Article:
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  • Slide 1
  • 17.2 Evolution as Genetic Change in Populations Chapter 17 Evolution of Populations 17.2 - Evolution as Genetic Change in Populations
  • Slide 2
  • 17.2 Evolution as Genetic Change in Populations How Natural Selection Works Review In genetic terms, what does fitness mean? -Passing on genes onto offspring Adaptation: Any genetically controlled trait that increases an individuals ability to pass along its alleles.
  • Slide 3
  • 17.2 Evolution as Genetic Change in Populations Natural Selection on Single-Gene Traits Natural selection on a single-gene trait can lead to changes in allele frequencies and thus to differences in phenotype frequency.
  • Slide 4
  • 17.2 Evolution as Genetic Change in Populations Natural Selection on Polygenic Traits Polygenic traits have a range of phenotypes that often form a bell curve. The fitness of individuals may vary from one end of the curve to the other. Natural selection can affect the relative fitness of a phenotype and result in one of three types of selection. Direction Selection Stabilizing Selection Disruptive Selection
  • Slide 5
  • 17.2 Evolution as Genetic Change in Populations Directional Selection When individuals at one end of the curve have higher fitness than individuals in the middle or at the other end. The range of phenotypes shifts.
  • Slide 6
  • 17.2 Evolution as Genetic Change in Populations Stabilizing Selection Individuals near the center of the curve have higher fitness than individuals at either end. Center of the curve at its current position, narrows the overall graph.
  • Slide 7
  • 17.2 Evolution as Genetic Change in Populations Disruptive Selection When individuals at the upper and lower ends of the curve have higher fitness than individuals near the middle. Acts against individuals of an intermediate type Can create 2 distinct phenotypes
  • Slide 8
  • 17.2 Evolution as Genetic Change in Populations Changes in Gene Pools Due to Chance Genetic Drift: a change in the gene pool (allele frequency) of a population due to chance. Over time, a series of chance occurrences can cause an allele to become more or less common in a population.
  • Slide 9
  • 17.2 Evolution as Genetic Change in Populations Examples of Genetic Drift Bottleneck Effect - Chance decreases the size and genetic variation of the population, decreases adaptability Ex. - when a population is reduced in size (due to a disaster) and ultimately the gene pool of the population is also reduced in size
  • Slide 10
  • 17.2 Evolution as Genetic Change in Populations Examples of Genetic Drift Founder Effect - when few individuals colonize an isolated environment, reducing the gene pool of the population Chance decreases genetic variation Change in the gene pool is determined by the founders of the colony
  • Slide 11
  • 17.2 Evolution as Genetic Change in Populations Other Mechanisms of Gene Pool Changes Gene Flow - the exchange of genes with another population Occurs when fertile individuals or their gametes migrate between populations (ex: wind and pollen) Tends to reduce genetic differences between populations
  • Slide 12
  • 17.2 Evolution as Genetic Change in Populations Natural Selection and Fitness Only natural selection leads to adaptation Genetic Drift, Gene Flow, and Mutations do not necessarily lead to adaptation These do not tend to increase fitness within a population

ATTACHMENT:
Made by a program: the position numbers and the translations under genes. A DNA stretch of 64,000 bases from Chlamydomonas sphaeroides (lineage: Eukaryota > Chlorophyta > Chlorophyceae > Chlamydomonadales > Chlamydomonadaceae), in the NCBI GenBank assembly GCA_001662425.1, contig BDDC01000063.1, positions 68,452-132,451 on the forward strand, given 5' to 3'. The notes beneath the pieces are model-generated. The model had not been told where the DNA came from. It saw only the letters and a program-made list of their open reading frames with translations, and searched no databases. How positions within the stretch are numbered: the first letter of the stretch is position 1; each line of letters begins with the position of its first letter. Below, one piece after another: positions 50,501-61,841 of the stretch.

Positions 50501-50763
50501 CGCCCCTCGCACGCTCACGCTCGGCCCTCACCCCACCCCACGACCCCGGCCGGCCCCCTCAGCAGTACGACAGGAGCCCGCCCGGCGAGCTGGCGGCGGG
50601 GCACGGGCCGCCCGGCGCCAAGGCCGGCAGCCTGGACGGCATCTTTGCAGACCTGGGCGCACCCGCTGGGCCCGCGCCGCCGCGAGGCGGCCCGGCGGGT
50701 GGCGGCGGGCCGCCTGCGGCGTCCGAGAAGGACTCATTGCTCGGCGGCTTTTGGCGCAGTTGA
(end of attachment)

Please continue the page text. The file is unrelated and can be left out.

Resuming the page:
• Slide 13
  • 17.2 Evolution as Genetic Change in Populations Scenario 1: 4 moose were taken from the Canadian mainland to Newfoundland, in 1904. These 2 males and 2 females rapidly formed a large population of moose that now flourishes in Newfoundland. Scenario 2: The fossil remains of pygmy (or dwarf) mammoths (1.5 m to 2 m tall) have been found on Santa Rosa and San Miguel Islands off the coast of California. This population of pygmy mammoths is descended from a population of mammoths of normal size (4 m tall). Dwarfing is common in island populations and is not the result of chance events. Scenario 3: Bearded Vultures in the Alps was nearly hunted to extinction. The population is currently small and lacks genetic variation. Warm-up: Use the choices on the right to describe the scenarios on the left Which mechanism is most likely to have contributed to the 3 scenarios to the left? A. Bottleneck Effect B. Founder effect C. Natural Selection
  • Slide 14
  • 17.2 Evolution as Genetic Change in Populations Evolution VS Genetic Equilibrium If a population is not evolving, allele frequencies in its gene pool do NOT change this is genetic equilibrium Sexual reproduction and allele frequency: A population of sexually reproducing organisms could remain in genetic equilibrium (random mating)
  • Slide 15
  • 17.2 Evolution as Genetic Change in Populations Hardy-Weinberg Principle Hardy-Weinberg principle - states that allele frequencies in a population should remain constant unless one or more factors cause those frequencies to change. 5 conditions that disturb genetic equilibrium and cause evolution to occur:
  • Slide 16
  • 17.2 Evolution as Genetic Change in Populations 5 Conditions that Disturb Genetic Equilibrium 1.Nonrandom mating a. Sexual selection: When individuals of a species select mates based on heritable traits (size, strength, color, etc) 2.Small population size (Genetic drift happens easily) 3.Immigration/Emigration (Introduction of new alleles to a gene pool, or removing alleles from a gene pool) 4.Natural Selection (If different genotypes have different fitness, evolution will occur) 5.Mutation